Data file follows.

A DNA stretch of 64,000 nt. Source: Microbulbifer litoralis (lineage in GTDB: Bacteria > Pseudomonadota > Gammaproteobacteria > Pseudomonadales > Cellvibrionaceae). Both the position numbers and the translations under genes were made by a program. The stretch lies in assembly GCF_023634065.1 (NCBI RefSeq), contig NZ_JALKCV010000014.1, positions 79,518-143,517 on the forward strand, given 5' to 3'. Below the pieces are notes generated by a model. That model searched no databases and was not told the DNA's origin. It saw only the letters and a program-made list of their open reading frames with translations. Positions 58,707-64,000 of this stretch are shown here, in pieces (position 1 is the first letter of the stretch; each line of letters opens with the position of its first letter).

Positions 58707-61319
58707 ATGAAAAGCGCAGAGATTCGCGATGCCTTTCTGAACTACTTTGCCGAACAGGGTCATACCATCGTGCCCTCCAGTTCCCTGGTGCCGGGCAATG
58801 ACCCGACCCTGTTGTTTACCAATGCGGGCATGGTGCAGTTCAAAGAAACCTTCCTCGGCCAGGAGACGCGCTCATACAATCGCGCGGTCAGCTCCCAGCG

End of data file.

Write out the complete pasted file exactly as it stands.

A DNA stretch of 64,000 nt. Source: Microbulbifer litoralis (lineage in GTDB: Bacteria > Pseudomonadota > Gammaproteobacteria > Pseudomonadales > Cellvibrionaceae). Both the position numbers and the translations under genes were made by a program. The stretch lies in assembly GCF_023634065.1 (NCBI RefSeq), contig NZ_JALKCV010000014.1, positions 79,518-143,517 on the forward strand, given 5' to 3'. Below the pieces are notes generated by a model. That model searched no databases and was not told the DNA's origin. It saw only the letters and a program-made list of their open reading frames with translations. Positions 58,707-64,000 of this stretch are shown here, in pieces (position 1 is the first letter of the stretch; each line of letters opens with the position of its first letter).

Positions 58707-61319
58707 ATGAAAAGCGCAGAGATTCGCGATGCCTTTCTGAACTACTTTGCCGAACAGGGTCATACCATCGTGCCCTCCAGTTCCCTGGTGCCGGGCAATG
58801 ACCCGACCCTGTTGTTTACCAATGCGGGCATGGTGCAGTTCAAAGAAACCTTCCTCGGCCAGGAGACGCGCTCATACAATCGCGCGGTCAGCTCCCAGCG